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What Digital Is Similar To My CRT?
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larryp



Joined: 24 Jan 2012
Posts: 252
Location: eden prairie mn


PostLink    Posted: Fri Mar 07, 2014 3:50 pm    Post subject: What Digital Is Similar To My CRT? Reply with quote


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I have a Sony 1272 crt. Use it with a 100" 4:3 screen.
As it ages I'm not real happy with the brightness level anymore. I've had it for eons now & it's still a great picture, just not as bright as years ago.

I know nothing about bulb projectors--- Wondering what brand/models of bulb projectors would I look at to get the same quality of picture if I ever did replace it? I'm guessing a $1500 budget, something in that area.
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Jeremy112



Joined: 28 Sep 2006
Posts: 2643
Location: Fond du Lac, WI


PostLink    Posted: Fri Mar 07, 2014 4:04 pm    Post subject: Reply with quote

I would safely say to be at least as happy as you were with the 1272, to try a very good 720p digital projector, or a 1080p model.

Some of the older model digital PJs are still good for making the switch, a few models below:

Sony VPL-VW40 (same as VW50 only not a pearl white finish)
Sony VPL-VW50 (Sony Pearl)
Sony VPL-VW100 (Be careful this projector can be had at a "good" price if no bulb is installed, the replacement lamp is about $700)
JVC DLA RS1 (Great projector all around)
Pioneer Pro-FPJ1 (Same as JVC DLA RS1 only with the Pioneer "Elite" Logo/enhancements)

Those are the most common 1080p models I've seen people buy and overall be very satisfied with for their quality/price point

720p models:

Yamaha DPX1200, a nice DLP 720p unit
Sony VPL-AW15 (great little 720p LCD projector, was my first HD projector and one I was very satisfied with, also had the nice Lens shift option that many projectors still lack)
InFocus IN126 (Excellent little 720p 3D ready DLP projector, super bright, excellent white balance, and extremely accurate colors, just got one of these going and its quite impressive for a small unit)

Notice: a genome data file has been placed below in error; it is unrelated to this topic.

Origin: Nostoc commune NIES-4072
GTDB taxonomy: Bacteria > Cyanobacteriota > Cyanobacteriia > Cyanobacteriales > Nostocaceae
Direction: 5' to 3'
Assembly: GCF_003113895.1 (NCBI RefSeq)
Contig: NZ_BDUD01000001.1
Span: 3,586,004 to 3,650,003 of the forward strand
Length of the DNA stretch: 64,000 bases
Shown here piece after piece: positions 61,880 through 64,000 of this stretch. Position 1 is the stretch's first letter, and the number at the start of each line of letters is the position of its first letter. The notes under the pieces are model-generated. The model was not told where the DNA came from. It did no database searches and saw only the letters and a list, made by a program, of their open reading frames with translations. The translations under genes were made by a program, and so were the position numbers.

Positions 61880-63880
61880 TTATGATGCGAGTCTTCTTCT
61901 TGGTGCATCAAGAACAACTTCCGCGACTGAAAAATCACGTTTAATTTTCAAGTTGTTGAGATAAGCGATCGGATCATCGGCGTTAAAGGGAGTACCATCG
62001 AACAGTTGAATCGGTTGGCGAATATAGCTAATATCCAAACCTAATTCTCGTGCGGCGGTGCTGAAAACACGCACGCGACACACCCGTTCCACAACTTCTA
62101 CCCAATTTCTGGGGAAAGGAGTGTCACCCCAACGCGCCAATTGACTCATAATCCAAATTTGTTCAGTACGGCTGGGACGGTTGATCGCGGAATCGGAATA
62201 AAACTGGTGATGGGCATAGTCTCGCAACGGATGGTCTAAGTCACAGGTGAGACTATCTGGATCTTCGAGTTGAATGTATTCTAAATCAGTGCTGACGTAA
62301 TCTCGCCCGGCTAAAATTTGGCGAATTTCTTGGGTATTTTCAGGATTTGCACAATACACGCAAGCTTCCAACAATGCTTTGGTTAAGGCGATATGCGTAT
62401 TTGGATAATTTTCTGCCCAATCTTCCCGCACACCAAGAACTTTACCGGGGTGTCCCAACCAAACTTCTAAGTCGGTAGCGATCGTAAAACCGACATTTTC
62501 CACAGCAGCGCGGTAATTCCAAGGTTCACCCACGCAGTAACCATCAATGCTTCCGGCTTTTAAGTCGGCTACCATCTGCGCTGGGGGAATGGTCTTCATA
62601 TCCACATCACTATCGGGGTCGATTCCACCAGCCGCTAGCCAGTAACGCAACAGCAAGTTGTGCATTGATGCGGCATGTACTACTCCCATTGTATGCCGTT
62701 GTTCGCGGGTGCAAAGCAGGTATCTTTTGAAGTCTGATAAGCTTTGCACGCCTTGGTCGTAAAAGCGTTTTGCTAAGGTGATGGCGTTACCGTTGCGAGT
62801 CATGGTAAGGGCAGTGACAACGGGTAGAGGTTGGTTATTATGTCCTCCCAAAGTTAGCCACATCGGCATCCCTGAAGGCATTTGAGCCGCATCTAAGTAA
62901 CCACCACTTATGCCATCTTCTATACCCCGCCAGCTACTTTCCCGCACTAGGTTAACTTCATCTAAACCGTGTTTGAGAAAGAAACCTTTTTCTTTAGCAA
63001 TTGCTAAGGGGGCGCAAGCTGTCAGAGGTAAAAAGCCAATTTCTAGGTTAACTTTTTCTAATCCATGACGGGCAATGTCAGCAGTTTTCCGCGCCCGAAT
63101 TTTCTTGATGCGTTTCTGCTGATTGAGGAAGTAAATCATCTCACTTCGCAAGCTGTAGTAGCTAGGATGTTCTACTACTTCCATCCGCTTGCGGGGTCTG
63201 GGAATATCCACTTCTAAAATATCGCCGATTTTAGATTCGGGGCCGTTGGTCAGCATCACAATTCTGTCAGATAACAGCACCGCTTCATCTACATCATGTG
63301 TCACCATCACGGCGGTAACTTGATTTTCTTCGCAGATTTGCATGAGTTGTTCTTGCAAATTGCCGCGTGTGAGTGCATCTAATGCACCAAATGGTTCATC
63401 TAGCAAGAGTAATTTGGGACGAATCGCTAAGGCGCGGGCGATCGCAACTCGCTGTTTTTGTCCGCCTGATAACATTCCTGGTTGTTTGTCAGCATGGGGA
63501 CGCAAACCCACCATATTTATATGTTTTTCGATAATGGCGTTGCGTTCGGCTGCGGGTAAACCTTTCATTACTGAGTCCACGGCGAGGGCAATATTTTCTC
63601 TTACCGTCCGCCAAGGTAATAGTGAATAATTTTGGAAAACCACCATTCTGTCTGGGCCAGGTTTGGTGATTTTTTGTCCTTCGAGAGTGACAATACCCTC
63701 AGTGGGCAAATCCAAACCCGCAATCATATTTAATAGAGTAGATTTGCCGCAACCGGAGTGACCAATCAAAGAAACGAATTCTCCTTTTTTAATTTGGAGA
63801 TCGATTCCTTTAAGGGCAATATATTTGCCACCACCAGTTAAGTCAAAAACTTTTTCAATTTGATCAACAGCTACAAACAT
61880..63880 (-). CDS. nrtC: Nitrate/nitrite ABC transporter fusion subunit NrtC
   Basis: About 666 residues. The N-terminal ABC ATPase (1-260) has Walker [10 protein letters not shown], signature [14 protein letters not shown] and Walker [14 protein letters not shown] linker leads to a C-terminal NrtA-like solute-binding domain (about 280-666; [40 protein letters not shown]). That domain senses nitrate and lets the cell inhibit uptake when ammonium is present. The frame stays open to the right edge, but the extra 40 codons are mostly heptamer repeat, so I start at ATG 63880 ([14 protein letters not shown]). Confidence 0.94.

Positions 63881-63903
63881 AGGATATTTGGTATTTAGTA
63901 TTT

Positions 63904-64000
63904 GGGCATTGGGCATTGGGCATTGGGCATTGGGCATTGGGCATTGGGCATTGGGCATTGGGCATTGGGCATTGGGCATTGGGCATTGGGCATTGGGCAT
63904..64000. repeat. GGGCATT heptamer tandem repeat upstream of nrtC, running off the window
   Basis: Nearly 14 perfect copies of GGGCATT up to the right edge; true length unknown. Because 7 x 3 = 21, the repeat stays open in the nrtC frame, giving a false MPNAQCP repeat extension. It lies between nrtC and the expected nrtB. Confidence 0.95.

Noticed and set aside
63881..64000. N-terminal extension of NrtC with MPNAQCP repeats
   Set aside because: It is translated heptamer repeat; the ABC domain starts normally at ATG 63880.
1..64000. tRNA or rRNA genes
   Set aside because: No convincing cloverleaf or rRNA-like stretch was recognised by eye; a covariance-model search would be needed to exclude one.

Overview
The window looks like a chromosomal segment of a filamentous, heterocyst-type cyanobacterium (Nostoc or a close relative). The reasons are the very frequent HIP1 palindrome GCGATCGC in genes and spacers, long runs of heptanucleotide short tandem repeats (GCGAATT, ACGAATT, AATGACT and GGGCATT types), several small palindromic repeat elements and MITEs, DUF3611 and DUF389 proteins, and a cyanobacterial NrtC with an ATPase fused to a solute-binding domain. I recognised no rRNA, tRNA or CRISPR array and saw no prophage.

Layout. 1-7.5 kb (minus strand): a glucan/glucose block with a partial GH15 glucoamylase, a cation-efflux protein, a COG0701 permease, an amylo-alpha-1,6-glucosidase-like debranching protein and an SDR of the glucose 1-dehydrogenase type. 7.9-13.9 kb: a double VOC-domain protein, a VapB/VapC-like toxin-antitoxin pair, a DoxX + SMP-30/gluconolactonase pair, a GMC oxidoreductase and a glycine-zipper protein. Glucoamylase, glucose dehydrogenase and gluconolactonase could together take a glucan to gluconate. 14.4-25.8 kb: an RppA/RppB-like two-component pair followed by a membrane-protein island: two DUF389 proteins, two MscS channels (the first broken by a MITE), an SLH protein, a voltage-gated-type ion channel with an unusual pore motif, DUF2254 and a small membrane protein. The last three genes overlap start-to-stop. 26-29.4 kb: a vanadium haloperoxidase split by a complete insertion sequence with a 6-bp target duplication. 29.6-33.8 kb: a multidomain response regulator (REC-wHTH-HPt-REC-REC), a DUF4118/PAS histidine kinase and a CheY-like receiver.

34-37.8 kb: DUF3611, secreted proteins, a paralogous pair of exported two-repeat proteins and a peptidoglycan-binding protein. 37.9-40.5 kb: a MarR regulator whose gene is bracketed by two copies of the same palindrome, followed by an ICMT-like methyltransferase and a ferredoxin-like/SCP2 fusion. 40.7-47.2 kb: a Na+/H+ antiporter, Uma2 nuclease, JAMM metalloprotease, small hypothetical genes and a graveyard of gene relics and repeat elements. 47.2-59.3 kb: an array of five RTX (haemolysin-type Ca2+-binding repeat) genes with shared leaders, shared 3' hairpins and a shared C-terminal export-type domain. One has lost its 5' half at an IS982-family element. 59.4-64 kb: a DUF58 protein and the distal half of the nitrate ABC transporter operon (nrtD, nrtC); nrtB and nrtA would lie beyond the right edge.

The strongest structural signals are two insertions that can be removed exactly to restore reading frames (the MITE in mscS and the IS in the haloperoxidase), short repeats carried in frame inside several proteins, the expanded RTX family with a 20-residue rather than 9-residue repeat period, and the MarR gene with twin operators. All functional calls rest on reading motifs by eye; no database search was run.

There are many many more out there, but this is the list I could get off the top of my head without looking. These as said are very popular models among many people looking for a good digital HD projector in the sub $1000 price range. Most of these projectors vary from $350 to $900 for cost.

The sony projectors many say aren't that bright. I do agree they aren't as bright as some of the newer PJs like the little InFocus IN126 I mentioned, but the picture quality will blow away your Sony 1272Q ALL DAY LONG. There just IS NO comparison sadly.

I have a NEC XG1100 and although its a great EM focused HD capable projector, it is slowly starting to show its age with the newer and better digitals that are coming out, it is one of the reasons I have discontinued use of the XG. I feel that digital has gotten to the point where many are satisfied with its PQ, including myself.

Have a look at some of those models on ebay to get an idea of what they go for and some people may even have screenshots to at least give you an idea on how good panel convergence/color/general image quality is. a screenshot won't do the projector justice, so don't disqualify a projector you're interested in just because the screenshot the seller took is less than expected.

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larryp



Joined: 24 Jan 2012
Posts: 252
Location: eden prairie mn


PostLink    Posted: Fri Mar 07, 2014 4:30 pm    Post subject: Reply with quote

It has to be 1080P My 1272 runs 1080I & looks fantastic.

Don't want old & outdated either. The JCV you mention is 7 years old.
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ecrabb
Forum Moderator


Joined: 13 Mar 2006
Posts: 15909
Location: Utah

TV/Projector: JVC RS40, Epson 5010


PostLink    Posted: Fri Mar 07, 2014 5:11 pm    Post subject: Reply with quote

Hi Larry,

A good friend of mine from Chicago took down his 1272 almost four years ago and replaced it with the Pioneer Pro-FPJ1, which is actually a rebranded JVC DLA-RS2. He was thrilled his decision, and still uses the Pioneer/JVC to this day. The reality is that the 7-year-old "old and outdated" JVC is far, far superior to your 1272 in every single metric but one.

Here's the deal: Your 1272, while a great projector for it's time, is pretty "old and outdated" itself. Even within the ranks of CRT projectors, it's pretty low no the image quality totem pole. You may run the 1272 at 1080i, but in reality, you're seeing well under half that resolution, in other words around 960x540. If the 1272 is set up really well, it will look significantly better than standard def, but nowhere near what HD is capable of. The 720p projectors Jeremy mentioned would actually show more resolution than does your 1272. The 1272 is also air-coupled so the ANSI (or in-scene) contrast is terrible. If you've got some wear on the tubes, then brightness, as you mentioned has probably dropped off, and color balance probably isn't very good anymore, either.